June 2nd, 2021

Staff Report 


LAHORE

Independent United Nations human rights experts have expressed concern over allegations of enforced disappearances, arbitrary arrests and legal proceedings against leaders and activists working for the Pashtun minority in the country.

Separately, Pakistan told UN experts in its response that state institutions had not harassed any of the seven journalists against whom cases were lodged in the country.

The communication from five experts, dated March 31, was recently publicly uploaded on the website of the Office of the High Commissioner for Human Rights.

Raising concerns about violations of international treaty obligations, the UN experts have sought details from the Pakistani government about continuous detention of Ali Wazir, member of National Assembly and leader of Pashtun Tahafuz Movement; alleged custodial killing of Aqal Noor; lodging of arbitrary cases against PTM leader Ali Zaib Mehsud; alleged targeting of non-governmental organisations connected with Prof Muhammad Ismail, and his wife Uzlifat Ismail; alleged harassment and intimidation of PTM core committee member Sheeren Zada; military court trial of Idris Khattak; and enforced disappearances and subsequent torture of five members from the Pashtun community.

“We express serious concern as to the aforementioned allegations of enforced disappearances, arrests and criminal accusations brought against the aforementioned individuals, which appear to have been made in retaliation for their human rights work, their ties with the PTM and the Pashtun minority more broadly. We are also concerned by the alleged enforced disappearance and subsequent death of one individual in detention,” the UN experts stated in their letter to the government.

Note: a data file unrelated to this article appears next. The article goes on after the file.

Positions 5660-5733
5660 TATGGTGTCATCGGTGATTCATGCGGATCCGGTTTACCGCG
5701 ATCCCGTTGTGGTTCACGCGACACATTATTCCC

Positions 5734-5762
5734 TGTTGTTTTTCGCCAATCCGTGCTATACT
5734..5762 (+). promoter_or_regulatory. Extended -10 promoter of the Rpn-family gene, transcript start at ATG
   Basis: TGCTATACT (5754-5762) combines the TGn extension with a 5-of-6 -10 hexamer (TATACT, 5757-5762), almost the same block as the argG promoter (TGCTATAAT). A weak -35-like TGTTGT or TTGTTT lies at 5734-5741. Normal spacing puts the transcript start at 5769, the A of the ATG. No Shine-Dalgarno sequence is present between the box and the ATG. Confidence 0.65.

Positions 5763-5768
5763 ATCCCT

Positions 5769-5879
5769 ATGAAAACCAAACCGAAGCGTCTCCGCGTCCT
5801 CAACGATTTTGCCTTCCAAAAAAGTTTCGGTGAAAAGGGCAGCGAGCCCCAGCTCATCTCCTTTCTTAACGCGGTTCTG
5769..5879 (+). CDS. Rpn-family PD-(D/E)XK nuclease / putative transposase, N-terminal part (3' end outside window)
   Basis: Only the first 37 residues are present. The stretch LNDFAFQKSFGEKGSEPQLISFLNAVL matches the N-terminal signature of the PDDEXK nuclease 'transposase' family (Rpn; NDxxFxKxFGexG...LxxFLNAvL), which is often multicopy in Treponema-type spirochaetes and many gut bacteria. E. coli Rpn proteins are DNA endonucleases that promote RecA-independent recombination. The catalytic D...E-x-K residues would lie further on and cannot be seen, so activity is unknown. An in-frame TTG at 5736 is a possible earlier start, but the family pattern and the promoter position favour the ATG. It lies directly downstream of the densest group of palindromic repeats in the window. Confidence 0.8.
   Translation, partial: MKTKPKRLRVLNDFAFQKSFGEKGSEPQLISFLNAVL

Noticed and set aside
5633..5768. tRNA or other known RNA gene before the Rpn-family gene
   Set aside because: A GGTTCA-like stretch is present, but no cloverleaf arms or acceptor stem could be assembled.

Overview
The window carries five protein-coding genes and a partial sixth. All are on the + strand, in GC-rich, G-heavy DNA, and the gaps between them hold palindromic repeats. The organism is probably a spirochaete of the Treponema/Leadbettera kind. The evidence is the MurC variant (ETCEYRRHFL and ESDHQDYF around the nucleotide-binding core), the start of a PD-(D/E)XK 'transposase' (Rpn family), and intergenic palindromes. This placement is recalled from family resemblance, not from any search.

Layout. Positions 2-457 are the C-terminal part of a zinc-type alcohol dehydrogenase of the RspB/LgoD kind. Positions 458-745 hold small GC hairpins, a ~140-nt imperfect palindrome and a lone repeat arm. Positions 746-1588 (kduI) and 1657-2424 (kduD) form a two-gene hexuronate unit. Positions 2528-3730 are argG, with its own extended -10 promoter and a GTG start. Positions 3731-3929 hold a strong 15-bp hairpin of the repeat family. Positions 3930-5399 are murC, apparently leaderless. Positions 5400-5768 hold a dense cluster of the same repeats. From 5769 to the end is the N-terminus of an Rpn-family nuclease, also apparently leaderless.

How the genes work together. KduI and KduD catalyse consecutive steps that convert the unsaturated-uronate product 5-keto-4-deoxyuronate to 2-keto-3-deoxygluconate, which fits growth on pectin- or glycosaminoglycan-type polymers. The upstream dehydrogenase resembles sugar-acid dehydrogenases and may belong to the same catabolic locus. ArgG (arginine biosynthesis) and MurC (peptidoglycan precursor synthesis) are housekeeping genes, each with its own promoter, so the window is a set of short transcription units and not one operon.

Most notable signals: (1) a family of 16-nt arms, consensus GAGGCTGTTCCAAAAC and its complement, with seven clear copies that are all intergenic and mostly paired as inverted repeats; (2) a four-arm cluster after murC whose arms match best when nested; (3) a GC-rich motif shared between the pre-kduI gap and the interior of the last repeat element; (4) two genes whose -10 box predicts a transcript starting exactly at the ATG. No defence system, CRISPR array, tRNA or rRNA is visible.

The letter was undersigned by special rapporteur on torture and other cruel, inhuman or degrading treatment or punishment Nils Melzer, vice-chair of the Working Group on Arbitrary Detention (UNWGAD) Elina Steinerte, chair-rapporteur of the Working Group on Enforced or Involuntary Disappearances Tae-Ung Baik, special rapporteur on extrajudicial, summary or arbitrary executions Agnes Callamard, and special rapporteur on the promotion and protection of human rights and fundamental freedoms while countering terrorism Fionnuala Ní Aoláin.

Detention of Ali Wazir

According to the information provided, the UN experts noted that Ali Wazir, who was arrested over charges of hatching a criminal conspiracy and making derogatory remarks against State institutions on 16th December 2020, suffers from poor health including hypertension, diabetes, and heart problems. However, he has allegedly not been provided with adequate medical care and held in overcrowded cells despite the COVID pandemic.

The UN experts stated that 35 criminal cases against Ali Zaib were registered after his release on bail by the Supreme Court on 16th September 2019. He has been also placed on the exit control list. The legal cases have also been costly for Zaib, and his family and personal life have been severely affected, the UN experts said.

Custodial death of Aqal Noor

On 20 June 2020, Aqal Noor, a native of Khyber Pakhtunkhwa and belonging to the Pashtun minority, was allegedly abducted by agents of the Pakistani Army in Lakki Marwat. Six months after his arrest, the dead body of Aqal Noor was handed over to his family. The authorities reportedly provided no explanation as to the reason of his death but it is believed that he had been tortured.

Prof Ismail’s NGOs accounts frozen

The UN experts noted with concern that the accounts of NGOs connected with Prof Muhammad Ismail had been frozen allegedly aimed at silencing his activist daughter Gulalai Ismail who is living in exile. Both of her parents have also been placed on the exit control list.

Threats to PTM leader